To prepare for travel and protect your family’s health, be aware of the vaccination situation in your destination country. Established by the WHO, Vaccine Safety Net is a global network of websites that provides reliable information on vaccine safety.  The network includes 72 member websites in 34 countries. Search by country or language here.

In addition, below are links to health organizations in a selection of countries: 

Australia: Australian Department of Health – Immunisation
Get the Facts” campaign

Brazil:  Sociedade Brasileira de Imunizações (SBI) (in Portuguese)

Canada: Health Canada
Provincial and Territorial Immunization Information

China:  National Health Commission (in Chinese):
Chinese Center for Disease Control and Prevention – National Immunization Program (NIP)
http://nip.chinacdc.cn/

EU: Throughout Europe, each country has its own vaccination policy, but the EU also establishes some common guidelines.
European Centre for Disease Prevention and Control (ECDC)
Vaccine schedules in all EU countries

UK: National Health Services (NHS)
NHS England
NHS Scotland
NHS Wales
Health and Social Care (HSC) Northern Ireland

US: Centers for Disease Control and Prevention (CDC)

Also be aware of changing laws. Just last week, New York State passed a law ending religious exemptions for immunizations, leaving only medical reasons why a child will be allowed to enter school unvaccinated.

Staying informed and consulting with your physician before travel will help keep your family healthy abroad.

Written by Ellen Harris, GMS, Product Manager, Content Group

What is the best way to communicate in Angola?

In Angola, Portuguese is spoken as the primary language of business.

What is a good backup language if you do not know Portuguese?

a.  Angolese
b.  French
c.  German
d.  English

Click here for the answer!

From swipe to tap

This past Friday, New York City’s Metropolitan Transit Authority took an important new step. OMNY, or One Metro New York, is the city’s new fare payment system. Passengers who use OMNY pay their fares using a contactless card, or a digital wallet. Here are videos that demonstrate how to use them:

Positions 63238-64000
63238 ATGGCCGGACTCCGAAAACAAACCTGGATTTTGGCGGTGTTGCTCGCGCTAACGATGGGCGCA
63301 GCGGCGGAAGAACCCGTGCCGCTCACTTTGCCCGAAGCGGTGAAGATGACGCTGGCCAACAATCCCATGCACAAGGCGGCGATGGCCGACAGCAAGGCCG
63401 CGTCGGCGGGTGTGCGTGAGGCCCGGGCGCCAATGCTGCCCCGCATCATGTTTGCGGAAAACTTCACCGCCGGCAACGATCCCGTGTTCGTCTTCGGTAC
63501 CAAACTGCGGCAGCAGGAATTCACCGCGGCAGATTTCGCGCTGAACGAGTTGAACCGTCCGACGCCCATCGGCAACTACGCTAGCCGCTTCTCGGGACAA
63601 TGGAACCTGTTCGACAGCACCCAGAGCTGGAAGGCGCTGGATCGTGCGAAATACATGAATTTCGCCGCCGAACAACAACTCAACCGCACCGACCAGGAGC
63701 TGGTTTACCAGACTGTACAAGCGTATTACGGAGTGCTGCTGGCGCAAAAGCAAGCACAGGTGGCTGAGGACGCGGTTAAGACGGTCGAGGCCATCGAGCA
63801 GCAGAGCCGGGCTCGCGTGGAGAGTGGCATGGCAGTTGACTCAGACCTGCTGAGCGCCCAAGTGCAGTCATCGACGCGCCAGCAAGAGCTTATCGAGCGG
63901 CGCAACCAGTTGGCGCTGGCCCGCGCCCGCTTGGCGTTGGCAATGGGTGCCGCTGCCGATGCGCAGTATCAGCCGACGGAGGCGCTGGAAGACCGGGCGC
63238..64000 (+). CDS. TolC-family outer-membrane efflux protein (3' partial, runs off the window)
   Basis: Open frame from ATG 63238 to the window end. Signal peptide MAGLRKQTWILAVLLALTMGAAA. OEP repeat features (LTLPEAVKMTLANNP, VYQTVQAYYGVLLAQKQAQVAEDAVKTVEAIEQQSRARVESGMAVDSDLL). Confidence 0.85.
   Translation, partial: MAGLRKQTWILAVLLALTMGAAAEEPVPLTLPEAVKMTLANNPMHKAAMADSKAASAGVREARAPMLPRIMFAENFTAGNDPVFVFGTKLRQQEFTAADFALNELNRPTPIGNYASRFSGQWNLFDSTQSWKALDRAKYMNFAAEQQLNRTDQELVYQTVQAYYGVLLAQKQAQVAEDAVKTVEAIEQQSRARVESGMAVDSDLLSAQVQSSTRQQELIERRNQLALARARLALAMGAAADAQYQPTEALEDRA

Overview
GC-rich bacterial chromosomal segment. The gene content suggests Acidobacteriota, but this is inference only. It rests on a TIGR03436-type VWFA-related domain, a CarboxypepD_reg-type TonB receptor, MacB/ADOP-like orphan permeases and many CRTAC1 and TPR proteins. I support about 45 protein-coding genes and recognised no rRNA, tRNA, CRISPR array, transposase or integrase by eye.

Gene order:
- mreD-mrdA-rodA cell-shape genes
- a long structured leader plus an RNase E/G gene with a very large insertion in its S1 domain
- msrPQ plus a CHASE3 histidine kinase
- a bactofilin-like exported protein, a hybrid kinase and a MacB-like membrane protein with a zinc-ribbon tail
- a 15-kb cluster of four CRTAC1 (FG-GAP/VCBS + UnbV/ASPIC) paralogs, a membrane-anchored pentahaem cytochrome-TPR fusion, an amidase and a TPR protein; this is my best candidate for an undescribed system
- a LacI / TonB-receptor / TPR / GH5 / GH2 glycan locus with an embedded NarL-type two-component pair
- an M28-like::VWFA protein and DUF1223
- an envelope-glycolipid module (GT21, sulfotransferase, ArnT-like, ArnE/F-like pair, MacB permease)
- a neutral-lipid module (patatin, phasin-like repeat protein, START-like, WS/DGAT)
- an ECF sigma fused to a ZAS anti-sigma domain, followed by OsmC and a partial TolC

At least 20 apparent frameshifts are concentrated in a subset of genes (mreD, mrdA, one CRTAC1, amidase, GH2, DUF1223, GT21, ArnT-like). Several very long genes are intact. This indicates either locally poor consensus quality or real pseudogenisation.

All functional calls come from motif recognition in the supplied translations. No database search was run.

Contactless card: 

Digital wallet: 

Riders must create an account in order to use OMNY, and can do so at the OMNY website.

As of Summer 2019, payment via OMNY is only available for full-fare, transfer-free rides on portions of the 4, 5, and 6 subway lines, and all Staten Island MTA buses. However, OMNY rollout will continue over the next several years. Eventually all passengers on all MTA bus, subway, and commuter rail lines in the New York City metropolitan area will be able to use OMNY to pay fares. A replenishable OMNY fare card will be made available. In 2023, the MetroCard, which riders currently use to “swipe” through turnstiles, will be retired.

Many other cities throughout the world have already made the transition to contactless fare payment systems for mass transit, including London, Rio de Janeiro, Adelaide, Toronto, and Seoul.

Business traveler, we’ve got your back!

When you hit the road or take to the skies for a business trip abroad, you’ve got a lot on your mind. Even before you leave home, you need to plan the logistics of travel and assemble documents required for entry. While the business purpose of your visit dominates your focus, you’re also aware that culture and protocols may differ from home. Knowing them can set you at ease and accelerate your business goals. Finally, there are aspects of daily life that affect your experience in very practical ways, such as weather, money, national holidays, and taxes on restaurant meals.
How would you like some help with all of that?

Living Abroad’s Global Business Travel Center delivers all this and more. Take a look at Canada, for example:

– Right at the top, you’ll find links to 2019 Canadian holiday dates, weather forecasts, currency calculator, and news. A real-time clock lets you know at a glance what time it is at your destination.

– Descriptions and links to major international airports and details on ground transportation help you plan your travel.

– Find out what entry procedures you need to follow, keeping in mind that business travel is scrutinized at the Canadian border, necessitating proper documentation and support information.